4:00 – 5:00: Session 5

1. Wrangling With Plot: How to Pace Your Story, by Anne Greenwood Brown. In this session, a USA Today bestselling romance author leads you on a step-by-step course for plotting a storyline that balances the need for fresh ideas against the need for meeting reader expectations. The focus of this session will be on pacing your novel in a way that quickly engages an audience. This session will also include a discussion on popular novels and movies and how they hit (or miss) when it comes to pacing. Bring the manuscripts you’re working on or get ready to start plotting some new ideas.

2. How to Know if an Agent Offer of Representation is Right for You, taught by Erin Casey Westin. You queried! You got a full manuscript request! An agent wants to have a call! Hooray! But what do you ask them? And what do the answers mean? How do you know if you’re an ideal, longterm match with this agent? Have no fear! This presentation will cover everything you need to know before having The Call, including important questions to ask, questions NOT to ask, possible red flags, and what to do when the call is over. Ideally you’ll leave this session confident that when the time comes, you know what to ask to find the best representative for you and your work.

5:00: The Day is Over

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We will actually send attendees extra FREE pre-recorded classes as part of their attendance. In addition to getting the weekend’s classes to enjoy live and in person, we will also send you 5 more free recorded classes on the side, from amazing instructors. In the week leading up to your in-person conference, we will send all confirmed attendees these classes below, some of which will aid in your pitching efforts:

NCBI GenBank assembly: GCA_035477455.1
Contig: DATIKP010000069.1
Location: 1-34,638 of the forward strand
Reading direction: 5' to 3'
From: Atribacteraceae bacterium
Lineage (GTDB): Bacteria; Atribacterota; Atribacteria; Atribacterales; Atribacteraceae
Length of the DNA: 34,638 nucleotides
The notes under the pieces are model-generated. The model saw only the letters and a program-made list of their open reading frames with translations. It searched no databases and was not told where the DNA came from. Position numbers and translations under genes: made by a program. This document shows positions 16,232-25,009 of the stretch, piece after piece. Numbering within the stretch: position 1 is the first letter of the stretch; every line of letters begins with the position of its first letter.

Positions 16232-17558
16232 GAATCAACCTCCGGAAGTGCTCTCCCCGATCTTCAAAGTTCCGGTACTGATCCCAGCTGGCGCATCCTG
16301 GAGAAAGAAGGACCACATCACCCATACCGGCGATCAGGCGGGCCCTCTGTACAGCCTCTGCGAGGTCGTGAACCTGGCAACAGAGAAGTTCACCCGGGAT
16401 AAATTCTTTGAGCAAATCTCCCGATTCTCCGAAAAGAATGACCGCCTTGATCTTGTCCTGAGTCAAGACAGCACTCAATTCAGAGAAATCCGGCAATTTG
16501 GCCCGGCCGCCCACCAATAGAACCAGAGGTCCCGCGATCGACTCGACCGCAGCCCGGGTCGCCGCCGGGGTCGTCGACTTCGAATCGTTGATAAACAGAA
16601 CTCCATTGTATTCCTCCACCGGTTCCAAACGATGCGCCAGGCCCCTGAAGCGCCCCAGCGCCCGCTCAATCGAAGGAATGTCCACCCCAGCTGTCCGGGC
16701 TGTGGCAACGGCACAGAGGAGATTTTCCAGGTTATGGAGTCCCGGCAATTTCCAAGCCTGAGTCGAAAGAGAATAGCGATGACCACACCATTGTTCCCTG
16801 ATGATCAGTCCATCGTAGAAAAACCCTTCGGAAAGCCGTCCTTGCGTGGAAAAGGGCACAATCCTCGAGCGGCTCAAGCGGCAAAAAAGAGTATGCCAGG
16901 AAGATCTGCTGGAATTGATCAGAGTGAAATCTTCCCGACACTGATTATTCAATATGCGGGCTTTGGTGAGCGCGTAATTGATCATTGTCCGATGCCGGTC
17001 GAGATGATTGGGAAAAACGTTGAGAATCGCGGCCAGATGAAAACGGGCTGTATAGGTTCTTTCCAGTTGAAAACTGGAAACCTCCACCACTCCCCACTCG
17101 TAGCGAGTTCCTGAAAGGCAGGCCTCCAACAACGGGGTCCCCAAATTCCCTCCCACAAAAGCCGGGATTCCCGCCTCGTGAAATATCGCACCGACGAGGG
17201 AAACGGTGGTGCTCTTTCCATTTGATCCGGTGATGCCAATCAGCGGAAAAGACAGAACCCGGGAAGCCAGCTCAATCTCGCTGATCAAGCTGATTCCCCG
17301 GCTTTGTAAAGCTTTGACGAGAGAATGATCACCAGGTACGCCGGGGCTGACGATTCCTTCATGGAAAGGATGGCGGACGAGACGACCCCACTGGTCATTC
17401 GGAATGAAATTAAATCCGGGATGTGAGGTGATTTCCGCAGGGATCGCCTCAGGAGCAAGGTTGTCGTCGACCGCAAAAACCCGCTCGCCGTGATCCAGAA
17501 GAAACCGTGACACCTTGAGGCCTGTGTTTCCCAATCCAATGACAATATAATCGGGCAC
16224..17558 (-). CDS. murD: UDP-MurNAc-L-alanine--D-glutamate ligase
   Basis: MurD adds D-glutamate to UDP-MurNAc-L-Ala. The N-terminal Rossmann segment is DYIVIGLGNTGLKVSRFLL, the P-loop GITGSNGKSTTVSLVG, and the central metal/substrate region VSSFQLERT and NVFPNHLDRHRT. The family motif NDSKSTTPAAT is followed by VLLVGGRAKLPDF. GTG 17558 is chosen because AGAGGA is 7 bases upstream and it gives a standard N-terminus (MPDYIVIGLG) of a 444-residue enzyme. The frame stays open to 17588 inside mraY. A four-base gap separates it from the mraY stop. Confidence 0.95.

1. “Tips on Pitching Literary Agents & Editors at an In-Person Event,” taught by literary agent Carlie Webber.
  2. “Tips on Pitching Literary Agents & Editors at an Online Event,” taught by literary agent Carlie Webber.
  3. “Writers Got Talent”—a Page 1 Critique Fest,” with literary agents at the online 2022 Minnesota Writing Workshop. (If you enjoy this amazing agent panel, we sell a bundle of these First Pages agent panel recordings here.)
  4. “Ask an Agent Anything: Open Agent Q&A Panel,” with literary agents at the online 2022 Writing Workshop of Chicago.
  5. “Extreme Research For Your Story (If You Dare!),” taught by literary agent Sera Rivers at the online 2022 Writing Conference of Los Angeles.